The water solubility of crude oils and petroleum products
ABSTRACT Solubilities are reported for 42 crude oil and petroleum products in water as a function of temperature, salinity, oil weathering and water-to-oil volume ratio. The applicability of several analytical techniques (purge-and-trap gas chromatography, high pressure liquid chromatography, and fluorescence) for the determination of dissolved hydrocarbon concentrations is discussed critically. The effect of water-to-oil volume ratio on the apparent solubility of oils in water is discussed in detail.
SourceAvailable from: Marc A. Mills
Technical Report: Technical Resource Document on Monitored Natural Recovery[Show abstract] [Hide abstract]
ABSTRACT: Description: In 2005, the United States Environmental Protection Agency (EPA) published a document entitled Contaminated Sediment Remediation Guidance for Hazardous Waste Sites (EPA, 2005), which provides technical and policy guidance for project managers and teams making risk management decisions for contaminated sediment sites. This EPA guidance document addresses both in-situ and ex-situ remedies for contaminated sediment sites, including, among others, dredging and excavation, in-situ capping, and monitored natural recovery (MNR). This report is a Technical Resource Document (TRD) on MNR intended to function as a complement to Chapter 4 on MNR in the aforementioned EPA guidance document. As such, the purpose of this TRD is to provide detailed information on field-scale methodologies and approaches that can be used to measure and/or predict natural processes that contribute to the reduction of risks to humand and ecological receptors at contaminated sediment sites. Although the document includes information that may be useful in developing a site-specific protocol, it is not a protocol or guidance document. The goals of this TRD are to: 1) identify and describe natural physical, chemical, and biological processes normally associated with contaminated sediments, and 2) discuss techniques and methods for quantifying and assessing the rates and extent of those processes that may be occurring at a particular site. The number and types of measurement and analytical methodologies used for evaluating MNR at contaminated sediment sites will be influenced by the size and complexity of the site, project resources, available data, and the scope of decisions to be made. This TRD consists of five technical sections that address different facets of MNR, including an introduction and overview of MNR (Section 1); a discussion on sedimentation and contaminant isolation (Section 2); consideration of the fate and transport of organic (Section 3) and inorganic (Section 4) contaminants in sediments; and a description of a six-point process for developing and implementing a long-term monitoring plan to evaluate and forecase MNR progress (Section 5). A comprehensive set of References for the five technical sections is provided (Section 6). Purpose/Objective: The purpose of this technical resource document (TRD) is to provide detailed information on field-scale methodologies and approaches that can be used to measure and/or predict natural processes that contribute to the reduction of risks to human and ecological receptors at contaminated sediment sites. The goals of this TRD are to: 1) identify and describe natural physical, chemical, and biological processes normally associated with contaminated sediments, and 2) discuss techniques and methods for quantifying and assessing the rates and extent of those processes that may be occurring at a particular site.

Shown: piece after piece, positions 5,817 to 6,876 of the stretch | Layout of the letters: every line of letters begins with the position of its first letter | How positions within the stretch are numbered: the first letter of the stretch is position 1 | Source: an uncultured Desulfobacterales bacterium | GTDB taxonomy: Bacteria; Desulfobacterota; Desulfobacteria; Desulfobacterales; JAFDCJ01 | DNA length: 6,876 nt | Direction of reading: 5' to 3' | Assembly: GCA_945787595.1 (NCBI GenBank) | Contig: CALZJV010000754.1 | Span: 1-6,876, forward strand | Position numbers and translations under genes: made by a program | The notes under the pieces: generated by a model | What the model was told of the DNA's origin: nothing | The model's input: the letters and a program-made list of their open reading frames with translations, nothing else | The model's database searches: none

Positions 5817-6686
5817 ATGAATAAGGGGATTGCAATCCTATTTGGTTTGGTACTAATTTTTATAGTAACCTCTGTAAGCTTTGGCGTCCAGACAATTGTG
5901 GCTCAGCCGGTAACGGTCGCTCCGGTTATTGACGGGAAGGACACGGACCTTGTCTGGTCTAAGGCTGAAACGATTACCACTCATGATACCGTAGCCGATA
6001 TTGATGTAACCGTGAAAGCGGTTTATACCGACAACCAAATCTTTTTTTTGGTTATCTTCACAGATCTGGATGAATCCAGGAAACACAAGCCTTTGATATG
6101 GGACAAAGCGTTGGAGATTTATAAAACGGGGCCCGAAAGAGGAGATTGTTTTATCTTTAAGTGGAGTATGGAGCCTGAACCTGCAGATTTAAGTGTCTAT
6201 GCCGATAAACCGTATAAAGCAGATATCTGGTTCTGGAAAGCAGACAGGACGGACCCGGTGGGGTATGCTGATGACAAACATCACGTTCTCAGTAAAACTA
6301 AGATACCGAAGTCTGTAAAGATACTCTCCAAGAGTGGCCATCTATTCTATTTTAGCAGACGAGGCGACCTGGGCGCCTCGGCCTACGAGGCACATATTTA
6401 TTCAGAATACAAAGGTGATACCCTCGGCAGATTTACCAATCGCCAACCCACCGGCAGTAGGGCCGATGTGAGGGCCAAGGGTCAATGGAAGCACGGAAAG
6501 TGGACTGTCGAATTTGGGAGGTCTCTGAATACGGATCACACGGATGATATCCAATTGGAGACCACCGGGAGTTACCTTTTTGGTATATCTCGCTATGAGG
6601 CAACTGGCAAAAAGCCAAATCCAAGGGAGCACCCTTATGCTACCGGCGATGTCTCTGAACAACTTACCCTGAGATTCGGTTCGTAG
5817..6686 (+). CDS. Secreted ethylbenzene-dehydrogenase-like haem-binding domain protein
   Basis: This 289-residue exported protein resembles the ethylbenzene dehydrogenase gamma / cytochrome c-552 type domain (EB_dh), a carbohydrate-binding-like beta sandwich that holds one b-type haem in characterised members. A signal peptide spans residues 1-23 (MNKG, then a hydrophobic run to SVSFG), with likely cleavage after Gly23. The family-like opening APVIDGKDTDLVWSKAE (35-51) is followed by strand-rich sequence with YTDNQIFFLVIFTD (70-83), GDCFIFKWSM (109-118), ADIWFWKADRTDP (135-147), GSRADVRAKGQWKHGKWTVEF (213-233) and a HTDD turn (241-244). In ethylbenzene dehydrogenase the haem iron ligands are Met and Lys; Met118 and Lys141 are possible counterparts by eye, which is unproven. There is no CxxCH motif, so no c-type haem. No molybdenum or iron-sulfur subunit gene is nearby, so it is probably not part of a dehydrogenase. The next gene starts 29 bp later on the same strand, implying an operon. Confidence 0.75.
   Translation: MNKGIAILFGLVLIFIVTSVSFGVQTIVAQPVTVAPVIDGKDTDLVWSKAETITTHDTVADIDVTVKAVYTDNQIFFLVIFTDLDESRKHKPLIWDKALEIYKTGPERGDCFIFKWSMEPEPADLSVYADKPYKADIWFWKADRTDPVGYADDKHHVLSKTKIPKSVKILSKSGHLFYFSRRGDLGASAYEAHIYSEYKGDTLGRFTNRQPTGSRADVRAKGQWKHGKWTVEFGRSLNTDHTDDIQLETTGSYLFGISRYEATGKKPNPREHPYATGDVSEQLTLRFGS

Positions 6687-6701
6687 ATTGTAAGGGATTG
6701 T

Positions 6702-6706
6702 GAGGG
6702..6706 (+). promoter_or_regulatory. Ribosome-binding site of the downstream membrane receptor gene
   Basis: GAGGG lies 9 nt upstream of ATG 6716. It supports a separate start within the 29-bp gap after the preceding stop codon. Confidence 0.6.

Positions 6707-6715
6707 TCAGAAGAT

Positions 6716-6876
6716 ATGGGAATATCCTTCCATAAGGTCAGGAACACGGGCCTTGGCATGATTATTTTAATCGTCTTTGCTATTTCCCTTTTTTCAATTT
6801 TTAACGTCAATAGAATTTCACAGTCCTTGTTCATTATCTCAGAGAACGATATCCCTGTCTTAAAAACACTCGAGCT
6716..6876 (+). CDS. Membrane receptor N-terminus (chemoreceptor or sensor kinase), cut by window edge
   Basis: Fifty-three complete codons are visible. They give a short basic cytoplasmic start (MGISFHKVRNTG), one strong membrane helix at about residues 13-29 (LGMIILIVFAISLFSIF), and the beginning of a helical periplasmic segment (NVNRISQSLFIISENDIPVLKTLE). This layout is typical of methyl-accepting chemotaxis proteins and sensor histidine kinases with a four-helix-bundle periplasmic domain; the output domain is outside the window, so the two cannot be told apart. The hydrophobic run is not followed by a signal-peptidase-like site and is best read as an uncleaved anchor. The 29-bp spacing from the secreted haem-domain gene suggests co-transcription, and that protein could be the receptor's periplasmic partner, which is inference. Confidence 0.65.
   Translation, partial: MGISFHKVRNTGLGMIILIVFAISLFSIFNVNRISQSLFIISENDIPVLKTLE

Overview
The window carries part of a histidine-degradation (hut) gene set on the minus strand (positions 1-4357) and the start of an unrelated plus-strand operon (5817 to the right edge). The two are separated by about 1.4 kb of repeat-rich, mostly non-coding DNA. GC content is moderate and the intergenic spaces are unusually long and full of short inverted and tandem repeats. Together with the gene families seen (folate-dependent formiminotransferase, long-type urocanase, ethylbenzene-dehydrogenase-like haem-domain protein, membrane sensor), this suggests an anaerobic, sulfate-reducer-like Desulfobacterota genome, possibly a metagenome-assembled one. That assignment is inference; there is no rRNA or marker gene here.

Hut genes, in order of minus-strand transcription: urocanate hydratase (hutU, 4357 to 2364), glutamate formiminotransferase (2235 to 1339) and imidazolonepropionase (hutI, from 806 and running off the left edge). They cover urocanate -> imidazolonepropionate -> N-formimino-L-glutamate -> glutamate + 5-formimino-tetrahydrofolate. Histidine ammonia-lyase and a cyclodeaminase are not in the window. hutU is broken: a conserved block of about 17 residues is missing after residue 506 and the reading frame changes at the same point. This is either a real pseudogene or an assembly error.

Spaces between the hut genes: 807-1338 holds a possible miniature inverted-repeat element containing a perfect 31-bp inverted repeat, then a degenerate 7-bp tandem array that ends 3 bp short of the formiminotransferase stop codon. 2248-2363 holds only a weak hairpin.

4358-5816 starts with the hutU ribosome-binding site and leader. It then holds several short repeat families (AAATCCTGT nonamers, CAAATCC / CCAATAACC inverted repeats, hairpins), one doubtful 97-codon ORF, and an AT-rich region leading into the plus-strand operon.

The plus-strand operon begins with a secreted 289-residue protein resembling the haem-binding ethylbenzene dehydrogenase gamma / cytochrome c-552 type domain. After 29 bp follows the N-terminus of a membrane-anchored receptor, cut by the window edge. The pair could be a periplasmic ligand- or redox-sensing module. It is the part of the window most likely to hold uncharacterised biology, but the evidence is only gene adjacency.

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ABSTRACT: Light and middle atmospheric distillate petroleum substances are blended to produce fuels used in transportation and heating. These substances represent the majority by volume of crude oil refined products in the United States. The goal of this research was to develop biodegradability and aquatic toxicity data for four substances; heavy, straight-run naphtha (HSRN), hydro-desulfurized kerosene (HDK), hydro-cracked gas oil (HCGO), and catalytic-cracked gas oil (CCGO). Ready biodegradability tests demonstrated rapid and extensive microbial oxidation of these test substances, indicating a lack of persistence in the aquatic environment. Differences in biodegradation patterns reflected compositional differences in the constituent hydrocarbons. Results of aquatic toxicity tests on alga, cladocera, and fish demonstrated that toxicity was greatest for catalytic-cracked gas oil, which contained a high proportion of aromatic hydrocarbons. Aromatic hydrocarbons are more soluble, and hence more bioavailable, resulting in higher toxicity. When expressed on the basis of loading rates, acute toxicity values (LL/EL50) ranged between 0.3 and 5.5 mg L−1 for all three species, while chronic no-observed-effect loading rates (NOELR) ranged between 0.05 and 0.64 mg L−1. PETROTOX estimates for acute and chronic toxicity ranged from 0.18 to 2.3 mg L−1 and 0.06 to 0.14 mg L−1, respectively, which were generally more conservative than experimental data.Chemosphere 08/2014; 108:1–9. DOI:10.1016/j.chemosphere.2014.02.028 · 3.50 Impact Factor